The Effects of the Fourteenth Amendment on the Constitution of the United States _ More

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The Fourteenth Amendment was passed by the 39th Congress on June 13, 1866. It was proclaimed in effect on July 28, 1868, by the then Secretary of State of the United States, William H. Steward.

Section 1, Clause 2 of the Fourteenth Amendment changed the wording in Article IV, Section 2, Clause 1 of the Constitution of the United States. The Supreme Court of the United States gave notice of this before the Slaughterhouse Cases. Other courts followed suit.

The wording in Article IV, Section 2, Clause 1 was changed from "The citizens of each state shall be entitled to privileges and immunities of citizens IN the several States" to "The citizens of each state shall be entitled to privileges and immunities of citizens OF the several States." Article IV, Section 2, Clause 1 of the Constitution of the United States was converted from the Comity Clause into a Citizenship Clause. Article IV, Section 2, Clause 1 now related to a citizen of the several States.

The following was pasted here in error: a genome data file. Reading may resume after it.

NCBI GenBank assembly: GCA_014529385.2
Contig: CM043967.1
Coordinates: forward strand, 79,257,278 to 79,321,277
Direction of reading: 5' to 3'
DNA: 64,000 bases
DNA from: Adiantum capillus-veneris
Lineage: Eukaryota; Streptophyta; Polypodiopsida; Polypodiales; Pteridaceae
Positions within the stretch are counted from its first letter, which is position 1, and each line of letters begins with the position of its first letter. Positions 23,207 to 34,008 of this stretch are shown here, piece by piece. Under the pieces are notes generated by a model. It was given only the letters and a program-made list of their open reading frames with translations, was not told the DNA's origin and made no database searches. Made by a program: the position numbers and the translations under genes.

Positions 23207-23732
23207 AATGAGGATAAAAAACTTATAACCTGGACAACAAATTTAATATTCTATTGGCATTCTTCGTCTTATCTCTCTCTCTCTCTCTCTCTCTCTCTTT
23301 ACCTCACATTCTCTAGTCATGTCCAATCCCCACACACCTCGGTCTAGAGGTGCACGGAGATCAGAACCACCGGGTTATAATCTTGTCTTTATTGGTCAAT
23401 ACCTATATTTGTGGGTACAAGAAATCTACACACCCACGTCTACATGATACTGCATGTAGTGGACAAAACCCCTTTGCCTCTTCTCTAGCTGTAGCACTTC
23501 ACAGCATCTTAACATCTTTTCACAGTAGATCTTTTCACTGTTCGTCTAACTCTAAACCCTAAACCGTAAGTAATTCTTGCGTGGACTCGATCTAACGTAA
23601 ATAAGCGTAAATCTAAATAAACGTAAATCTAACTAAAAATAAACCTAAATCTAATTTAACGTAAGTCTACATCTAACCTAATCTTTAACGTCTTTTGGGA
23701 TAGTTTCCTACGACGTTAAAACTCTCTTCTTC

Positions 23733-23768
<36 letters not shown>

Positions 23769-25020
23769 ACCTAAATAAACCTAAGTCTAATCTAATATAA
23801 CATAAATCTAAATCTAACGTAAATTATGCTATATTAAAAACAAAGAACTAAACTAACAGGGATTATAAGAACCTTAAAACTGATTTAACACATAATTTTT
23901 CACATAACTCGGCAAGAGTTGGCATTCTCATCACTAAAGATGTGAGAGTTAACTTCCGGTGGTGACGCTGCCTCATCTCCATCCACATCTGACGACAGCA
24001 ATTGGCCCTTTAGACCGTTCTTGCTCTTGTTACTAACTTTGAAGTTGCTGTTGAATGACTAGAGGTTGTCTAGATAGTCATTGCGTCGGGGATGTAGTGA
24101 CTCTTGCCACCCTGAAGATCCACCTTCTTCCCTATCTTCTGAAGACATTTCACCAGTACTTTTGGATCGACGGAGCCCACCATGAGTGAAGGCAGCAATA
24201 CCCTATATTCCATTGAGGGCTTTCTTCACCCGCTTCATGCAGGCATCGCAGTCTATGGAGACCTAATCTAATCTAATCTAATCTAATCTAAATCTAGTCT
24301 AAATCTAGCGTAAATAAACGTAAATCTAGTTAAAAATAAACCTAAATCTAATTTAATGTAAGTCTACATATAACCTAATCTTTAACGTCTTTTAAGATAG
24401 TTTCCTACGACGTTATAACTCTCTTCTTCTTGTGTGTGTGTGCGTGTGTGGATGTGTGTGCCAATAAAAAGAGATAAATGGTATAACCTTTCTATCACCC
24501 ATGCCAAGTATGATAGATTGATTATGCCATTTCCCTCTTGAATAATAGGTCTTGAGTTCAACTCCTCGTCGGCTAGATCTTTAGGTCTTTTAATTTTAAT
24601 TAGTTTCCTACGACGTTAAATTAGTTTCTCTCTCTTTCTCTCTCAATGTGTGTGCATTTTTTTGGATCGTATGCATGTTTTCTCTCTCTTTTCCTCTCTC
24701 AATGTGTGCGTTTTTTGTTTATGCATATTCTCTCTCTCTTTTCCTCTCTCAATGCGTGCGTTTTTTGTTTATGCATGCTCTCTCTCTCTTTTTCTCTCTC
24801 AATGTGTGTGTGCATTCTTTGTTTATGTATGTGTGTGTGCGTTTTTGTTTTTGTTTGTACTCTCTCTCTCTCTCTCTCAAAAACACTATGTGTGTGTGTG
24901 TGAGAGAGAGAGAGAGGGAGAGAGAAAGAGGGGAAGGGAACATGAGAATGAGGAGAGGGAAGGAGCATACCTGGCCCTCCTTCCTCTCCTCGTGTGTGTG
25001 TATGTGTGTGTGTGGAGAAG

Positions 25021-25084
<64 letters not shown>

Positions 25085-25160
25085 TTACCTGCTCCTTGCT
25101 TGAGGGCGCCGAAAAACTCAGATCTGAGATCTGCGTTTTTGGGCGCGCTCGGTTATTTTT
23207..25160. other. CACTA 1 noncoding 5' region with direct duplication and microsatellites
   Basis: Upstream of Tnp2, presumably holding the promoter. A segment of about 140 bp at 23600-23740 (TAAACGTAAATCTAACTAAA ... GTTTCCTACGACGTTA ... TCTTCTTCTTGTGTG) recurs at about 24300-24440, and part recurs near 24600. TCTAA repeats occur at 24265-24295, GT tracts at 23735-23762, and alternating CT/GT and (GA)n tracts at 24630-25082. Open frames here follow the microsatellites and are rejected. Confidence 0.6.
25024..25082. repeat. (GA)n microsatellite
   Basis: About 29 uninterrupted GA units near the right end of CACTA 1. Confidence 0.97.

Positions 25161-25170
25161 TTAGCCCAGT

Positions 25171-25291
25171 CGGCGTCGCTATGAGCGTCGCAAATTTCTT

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DISCLAIMER: Because of the generality of this update, the information provided herein may not be applicable in all situations and should not be acted upon without specific legal advice based on particular situations.

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